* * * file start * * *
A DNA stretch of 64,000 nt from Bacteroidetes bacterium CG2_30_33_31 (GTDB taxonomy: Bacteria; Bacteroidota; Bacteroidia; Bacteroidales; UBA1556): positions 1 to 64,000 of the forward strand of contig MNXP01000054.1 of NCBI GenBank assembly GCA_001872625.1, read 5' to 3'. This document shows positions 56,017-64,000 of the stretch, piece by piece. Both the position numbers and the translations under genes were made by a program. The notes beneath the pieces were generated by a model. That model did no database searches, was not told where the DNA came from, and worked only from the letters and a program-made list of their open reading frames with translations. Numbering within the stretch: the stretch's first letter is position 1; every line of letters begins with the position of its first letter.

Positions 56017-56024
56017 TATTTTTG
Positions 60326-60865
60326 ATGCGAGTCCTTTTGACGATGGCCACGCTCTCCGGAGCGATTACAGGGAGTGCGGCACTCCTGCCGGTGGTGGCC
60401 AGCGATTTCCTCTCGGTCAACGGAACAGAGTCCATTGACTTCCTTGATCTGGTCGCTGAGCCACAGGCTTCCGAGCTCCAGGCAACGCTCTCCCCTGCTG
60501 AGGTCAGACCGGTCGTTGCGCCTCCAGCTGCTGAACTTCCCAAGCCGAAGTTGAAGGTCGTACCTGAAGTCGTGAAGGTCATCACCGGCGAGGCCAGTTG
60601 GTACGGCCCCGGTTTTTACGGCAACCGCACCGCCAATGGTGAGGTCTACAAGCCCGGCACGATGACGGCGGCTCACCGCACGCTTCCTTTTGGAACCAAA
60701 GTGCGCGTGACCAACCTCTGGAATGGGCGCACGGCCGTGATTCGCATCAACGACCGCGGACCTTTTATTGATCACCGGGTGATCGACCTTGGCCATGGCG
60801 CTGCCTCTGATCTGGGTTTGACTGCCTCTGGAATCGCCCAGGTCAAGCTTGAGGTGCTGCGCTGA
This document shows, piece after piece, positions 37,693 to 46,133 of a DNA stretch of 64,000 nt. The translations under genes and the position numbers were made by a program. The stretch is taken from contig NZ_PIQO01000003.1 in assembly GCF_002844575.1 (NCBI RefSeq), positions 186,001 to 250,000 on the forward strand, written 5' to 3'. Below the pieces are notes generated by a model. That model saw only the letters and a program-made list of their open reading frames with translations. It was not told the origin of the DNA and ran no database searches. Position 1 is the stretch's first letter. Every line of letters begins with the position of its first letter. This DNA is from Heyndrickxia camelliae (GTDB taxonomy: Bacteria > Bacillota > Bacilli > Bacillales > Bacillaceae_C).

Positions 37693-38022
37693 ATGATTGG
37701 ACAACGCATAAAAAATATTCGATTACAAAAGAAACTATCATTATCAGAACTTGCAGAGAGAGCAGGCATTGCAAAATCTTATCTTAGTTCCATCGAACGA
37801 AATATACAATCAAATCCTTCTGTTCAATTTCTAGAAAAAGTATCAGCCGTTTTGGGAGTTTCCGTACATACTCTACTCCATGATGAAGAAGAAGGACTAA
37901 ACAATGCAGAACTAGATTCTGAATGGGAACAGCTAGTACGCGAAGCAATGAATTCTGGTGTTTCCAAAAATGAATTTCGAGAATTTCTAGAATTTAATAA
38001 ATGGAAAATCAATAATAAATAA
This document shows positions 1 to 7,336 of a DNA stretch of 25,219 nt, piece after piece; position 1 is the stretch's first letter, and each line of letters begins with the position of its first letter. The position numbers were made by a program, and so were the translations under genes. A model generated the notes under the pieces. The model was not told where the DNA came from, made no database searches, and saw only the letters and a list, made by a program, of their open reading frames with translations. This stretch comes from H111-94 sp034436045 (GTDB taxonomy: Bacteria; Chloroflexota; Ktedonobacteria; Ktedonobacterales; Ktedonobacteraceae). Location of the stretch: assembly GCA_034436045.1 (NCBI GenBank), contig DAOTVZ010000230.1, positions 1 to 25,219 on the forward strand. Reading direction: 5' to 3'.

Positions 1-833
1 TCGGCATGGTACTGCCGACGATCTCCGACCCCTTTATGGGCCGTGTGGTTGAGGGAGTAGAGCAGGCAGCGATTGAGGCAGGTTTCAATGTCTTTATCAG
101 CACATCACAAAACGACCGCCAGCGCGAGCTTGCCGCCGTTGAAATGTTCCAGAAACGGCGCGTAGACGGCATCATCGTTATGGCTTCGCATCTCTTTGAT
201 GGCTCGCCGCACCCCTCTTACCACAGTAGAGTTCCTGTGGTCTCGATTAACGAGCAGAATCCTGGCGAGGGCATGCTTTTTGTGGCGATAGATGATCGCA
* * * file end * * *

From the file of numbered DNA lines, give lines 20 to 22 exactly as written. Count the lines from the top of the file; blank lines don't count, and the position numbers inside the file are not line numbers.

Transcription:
1 TCGGCATGGTACTGCCGACGATCTCCGACCCCTTTATGGGCCGTGTGGTTGAGGGAGTAGAGCAGGCAGCGATTGAGGCAGGTTTCAATGTCTTTATCAG
101 CACATCACAAAACGACCGCCAGCGCGAGCTTGCCGCCGTTGAAATGTTCCAGAAACGGCGCGTAGACGGCATCATCGTTATGGCTTCGCATCTCTTTGAT
201 GGCTCGCCGCACCCCTCTTACCACAGTAGAGTTCCTGTGGTCTCGATTAACGAGCAGAATCCTGGCGAGGGCATGCTTTTTGTGGCGATAGATGATCGCA